Different Materials Customize Farmhouse Sinks

Different materials customize Farmhouse Sinks In  “Farmhouse sinks gain popularity“, we mentioned how this sink is a great way to create a custom kitchen look and feel. Now let’s talk about how to customize the sink itself. Once the province of white porcelain and fireclay, farmhouse sinks are currently as unique as your cabinets, island and appliances. Starting with the traditional materials, here’s a list of other options with some pros and cons of each. Fireclay and Porcelain Sinks Heating and curing clay above 1,800 degrees Fahrenheit produces Fireclay.  This treatment makes a surface that’s hard, durable, and dense. In fact, the density often requires a professional installer to modify the surrounding counter and cabinets to support the extra weight. However, the high heat is what gives Fireclay its high shine and ability to resist scratches and chips. Porcelain, also a ceramic material, is heated to high temperatures, but not as high as fireclay. Similar in looks, it’s more prone to chipping and discoloration. It’s also a little less costly. Copper Copper adds an elegant touch and with time, develops a beautiful patina. If you want that aged look immediately, buy a hammered sink where the manufacturer applied a colored patina. Stainless Steel A more contemporary look that’s affordable is Stainless Steel. Cooks like its durability and how easy it is to maintain and clean. Modern Style You can find a number of variations including different sizes, colors, and mountings. Although traditionally installed as an under mount, it’s possible to get a top-mounted version that eliminates the risk of water finding its way down the sides of the sink....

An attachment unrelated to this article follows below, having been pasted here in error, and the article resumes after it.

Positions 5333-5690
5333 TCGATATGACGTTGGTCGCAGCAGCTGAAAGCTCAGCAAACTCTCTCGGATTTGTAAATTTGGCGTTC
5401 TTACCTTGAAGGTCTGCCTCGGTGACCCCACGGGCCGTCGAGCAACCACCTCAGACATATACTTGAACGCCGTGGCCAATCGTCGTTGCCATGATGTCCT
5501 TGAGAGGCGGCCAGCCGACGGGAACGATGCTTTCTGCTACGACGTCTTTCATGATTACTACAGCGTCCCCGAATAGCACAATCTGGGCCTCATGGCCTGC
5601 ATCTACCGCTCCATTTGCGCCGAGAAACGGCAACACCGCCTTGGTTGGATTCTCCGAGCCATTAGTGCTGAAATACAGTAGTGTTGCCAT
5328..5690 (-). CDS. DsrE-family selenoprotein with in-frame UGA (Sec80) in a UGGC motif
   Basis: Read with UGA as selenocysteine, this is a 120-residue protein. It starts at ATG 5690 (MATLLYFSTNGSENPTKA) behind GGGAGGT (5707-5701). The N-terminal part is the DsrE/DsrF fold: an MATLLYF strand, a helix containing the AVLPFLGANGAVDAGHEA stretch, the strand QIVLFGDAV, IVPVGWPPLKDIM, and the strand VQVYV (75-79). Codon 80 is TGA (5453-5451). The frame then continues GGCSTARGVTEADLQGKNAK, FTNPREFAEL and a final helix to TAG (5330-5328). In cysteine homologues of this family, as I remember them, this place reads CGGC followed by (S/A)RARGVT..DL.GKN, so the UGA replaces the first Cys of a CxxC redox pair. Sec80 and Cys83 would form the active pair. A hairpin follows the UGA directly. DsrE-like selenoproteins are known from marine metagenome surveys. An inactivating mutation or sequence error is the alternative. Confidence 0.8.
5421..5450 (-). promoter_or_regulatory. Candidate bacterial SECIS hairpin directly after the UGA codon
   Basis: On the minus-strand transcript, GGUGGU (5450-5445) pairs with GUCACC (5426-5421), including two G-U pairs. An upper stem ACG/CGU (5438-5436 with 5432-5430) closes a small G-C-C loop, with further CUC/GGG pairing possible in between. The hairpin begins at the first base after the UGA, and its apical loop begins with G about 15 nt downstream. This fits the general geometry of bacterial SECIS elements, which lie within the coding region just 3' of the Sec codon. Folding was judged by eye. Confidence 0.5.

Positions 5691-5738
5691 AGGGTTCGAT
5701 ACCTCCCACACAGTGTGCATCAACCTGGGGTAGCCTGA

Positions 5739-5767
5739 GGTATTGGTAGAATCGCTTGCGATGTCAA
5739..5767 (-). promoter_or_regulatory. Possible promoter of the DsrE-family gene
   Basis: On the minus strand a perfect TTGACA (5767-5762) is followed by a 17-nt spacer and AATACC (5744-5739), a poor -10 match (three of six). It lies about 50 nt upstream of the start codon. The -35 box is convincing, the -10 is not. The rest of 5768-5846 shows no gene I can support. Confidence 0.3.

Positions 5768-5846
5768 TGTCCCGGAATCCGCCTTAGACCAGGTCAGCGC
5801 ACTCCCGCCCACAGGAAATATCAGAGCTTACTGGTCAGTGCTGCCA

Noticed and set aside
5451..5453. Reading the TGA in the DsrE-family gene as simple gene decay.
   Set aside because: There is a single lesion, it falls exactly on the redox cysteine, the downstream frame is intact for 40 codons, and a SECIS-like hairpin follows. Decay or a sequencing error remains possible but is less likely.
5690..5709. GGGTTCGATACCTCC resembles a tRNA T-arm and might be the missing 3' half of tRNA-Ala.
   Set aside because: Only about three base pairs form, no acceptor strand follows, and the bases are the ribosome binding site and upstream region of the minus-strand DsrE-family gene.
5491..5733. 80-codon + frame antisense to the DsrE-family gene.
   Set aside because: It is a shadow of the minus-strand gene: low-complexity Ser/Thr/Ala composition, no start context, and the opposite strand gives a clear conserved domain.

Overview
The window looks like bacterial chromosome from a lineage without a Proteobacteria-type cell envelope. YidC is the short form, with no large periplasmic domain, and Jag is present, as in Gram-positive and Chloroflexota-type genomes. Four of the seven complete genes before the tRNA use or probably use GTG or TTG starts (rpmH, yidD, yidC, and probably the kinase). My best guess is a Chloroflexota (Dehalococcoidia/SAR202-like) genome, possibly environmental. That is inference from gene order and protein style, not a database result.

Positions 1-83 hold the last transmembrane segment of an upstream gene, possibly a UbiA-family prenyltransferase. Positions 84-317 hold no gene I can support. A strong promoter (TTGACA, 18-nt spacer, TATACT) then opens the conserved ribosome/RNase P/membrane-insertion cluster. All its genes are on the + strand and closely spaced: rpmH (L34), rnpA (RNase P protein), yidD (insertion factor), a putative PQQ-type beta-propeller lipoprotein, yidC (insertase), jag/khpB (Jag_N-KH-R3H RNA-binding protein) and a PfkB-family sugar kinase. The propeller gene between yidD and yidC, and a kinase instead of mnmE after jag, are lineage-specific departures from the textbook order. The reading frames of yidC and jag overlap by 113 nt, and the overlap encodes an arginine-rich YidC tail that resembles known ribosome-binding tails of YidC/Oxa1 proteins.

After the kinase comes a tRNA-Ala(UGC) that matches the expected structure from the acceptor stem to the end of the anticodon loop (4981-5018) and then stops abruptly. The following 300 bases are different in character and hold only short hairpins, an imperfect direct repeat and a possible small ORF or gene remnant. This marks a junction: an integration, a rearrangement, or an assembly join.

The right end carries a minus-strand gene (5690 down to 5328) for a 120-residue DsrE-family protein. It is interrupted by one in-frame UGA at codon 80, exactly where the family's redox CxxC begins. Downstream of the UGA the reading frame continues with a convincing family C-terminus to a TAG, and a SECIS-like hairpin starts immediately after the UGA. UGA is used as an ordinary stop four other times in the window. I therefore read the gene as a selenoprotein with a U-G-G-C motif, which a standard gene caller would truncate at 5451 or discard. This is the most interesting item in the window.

The Kitchen Island